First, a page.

I have track bike 2009 RR
I installed Bazzaz Z-Fi , Z-AFM , Ten Kate intake (direct air flow) and leovince full exhaust
Bazzaz stock target AFR set to 13.0 i didnt feel performance increase
What AFR i must set for track bike
stoic is 14.7 but it has NOTHING to do with tuning. The person that got people to believe that has something to do with tuning read wikipedia and didn't fully understand it. You can tune around stoic at idle with pretty much zero load on the engine, but the minute you get a load on it you better give it a lot more fuel then stoic.
13.0 or 13.2 is what most people tune a bike to if you want good power and a safe tune that won't damage the engine over time. As you get in the lower rpm's you can lean it a tad if you want, but you will barely gain any mileage for fuel economy and remember you're just guessing on what is actually safe. IMO just tune to 13.0 or 13.2 across the bandwith and you'll have good power and a safe tune.
Even while cruising you have a load on the engine. With anything say over 50% throttle you want to be in the 13.0 and 13.2 area. While cruising you could go to say 13.7 but over that and you're getting into the area that is too lean. Never around 14.0 ever as it's too lean unless you're at idle. knock, detonation, heat, etc.
This entire stoic thing people need to 100% forget as it doesn't apply to engine unless they are at idle. With load on the engine EVERYTHING changes.
So around cruising area you could do up to 13.7 if you wanted, but imo it's just not worht the trouble. I tune to 13.2 across the board and call it a day.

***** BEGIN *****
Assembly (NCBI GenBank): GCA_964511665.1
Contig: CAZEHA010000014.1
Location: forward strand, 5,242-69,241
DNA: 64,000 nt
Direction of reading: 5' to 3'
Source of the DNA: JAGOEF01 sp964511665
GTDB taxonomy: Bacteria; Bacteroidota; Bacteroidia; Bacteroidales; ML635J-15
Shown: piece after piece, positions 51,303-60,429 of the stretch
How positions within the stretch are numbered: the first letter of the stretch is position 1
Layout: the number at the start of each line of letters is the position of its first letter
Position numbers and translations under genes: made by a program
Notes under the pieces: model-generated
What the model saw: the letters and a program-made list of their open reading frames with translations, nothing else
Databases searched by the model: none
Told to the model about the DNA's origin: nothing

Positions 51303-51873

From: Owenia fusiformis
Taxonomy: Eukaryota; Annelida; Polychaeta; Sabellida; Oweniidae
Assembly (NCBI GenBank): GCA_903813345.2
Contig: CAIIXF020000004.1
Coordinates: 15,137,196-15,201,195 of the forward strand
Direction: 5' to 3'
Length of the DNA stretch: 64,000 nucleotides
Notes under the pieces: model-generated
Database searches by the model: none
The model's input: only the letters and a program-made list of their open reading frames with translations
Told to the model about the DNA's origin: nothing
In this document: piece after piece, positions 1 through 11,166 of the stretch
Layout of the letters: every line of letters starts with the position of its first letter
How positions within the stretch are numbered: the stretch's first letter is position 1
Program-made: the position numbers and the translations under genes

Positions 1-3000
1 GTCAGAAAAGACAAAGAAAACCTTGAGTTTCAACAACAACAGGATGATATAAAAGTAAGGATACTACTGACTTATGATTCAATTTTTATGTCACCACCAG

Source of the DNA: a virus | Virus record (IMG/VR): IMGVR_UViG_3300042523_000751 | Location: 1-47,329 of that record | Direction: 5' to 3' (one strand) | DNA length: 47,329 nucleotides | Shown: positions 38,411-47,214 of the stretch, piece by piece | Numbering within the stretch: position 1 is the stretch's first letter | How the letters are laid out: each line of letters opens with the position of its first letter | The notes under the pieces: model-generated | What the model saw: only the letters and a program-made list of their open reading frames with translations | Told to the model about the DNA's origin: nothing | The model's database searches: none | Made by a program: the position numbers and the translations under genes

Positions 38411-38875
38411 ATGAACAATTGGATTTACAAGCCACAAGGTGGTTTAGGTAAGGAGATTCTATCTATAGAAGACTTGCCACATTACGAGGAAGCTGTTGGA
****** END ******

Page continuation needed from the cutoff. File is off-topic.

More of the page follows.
It's not just bad for the bike when you get over a set AFR, but you'll also make less power and more heat when you get too lean.
13 to 1 a\f ratio is usually the best for power, the wide-band a\f sensors that come with the Bazzaz i have heard are no always accurate. You could confirm things with a good dyno tune with exhaust gas analyzer. The reason the manufactures try to keep the a\f ratio close to 14.7 to 1 is emissions. The catalytic converter works best to reduce HC, CO and NOx at that ratio. I don't no at which point, but a steady diet of rich mixtures ( possibly 12.5 to 1 ? or richer ) will soon ruin the cat, even melting it down and plugging it. Of course most of us lose the cat and we can tune to what ever ratio gives us the best power.
Last edited by tuck and roll; 11-13-2012 at 10:07 PM.
Reason: more info
The manufacturers do not try and keep it near 14.7. They would blow the engine in time. Nobody tries to tune to 14.7. The only place you should ever see over 14.0 is around idle and that is about normal. This entire 14.7 thing needs to be forgotten. In fact at high rpm's most manufacturers have it a bit too rich to ensure the engine survives their warranty period.
I agree these engines come a bit rich on the top end to keep them alive, but i don't know how you figure these engines are going to blow at 14.7 to 1 at cruise. The california model with O2 sensor feedback system is designed to do just that, to keep the emissions low, and the cat working at it's best. If they ran at 13 to 1 during cruise, they wouldn't pass the california emissions.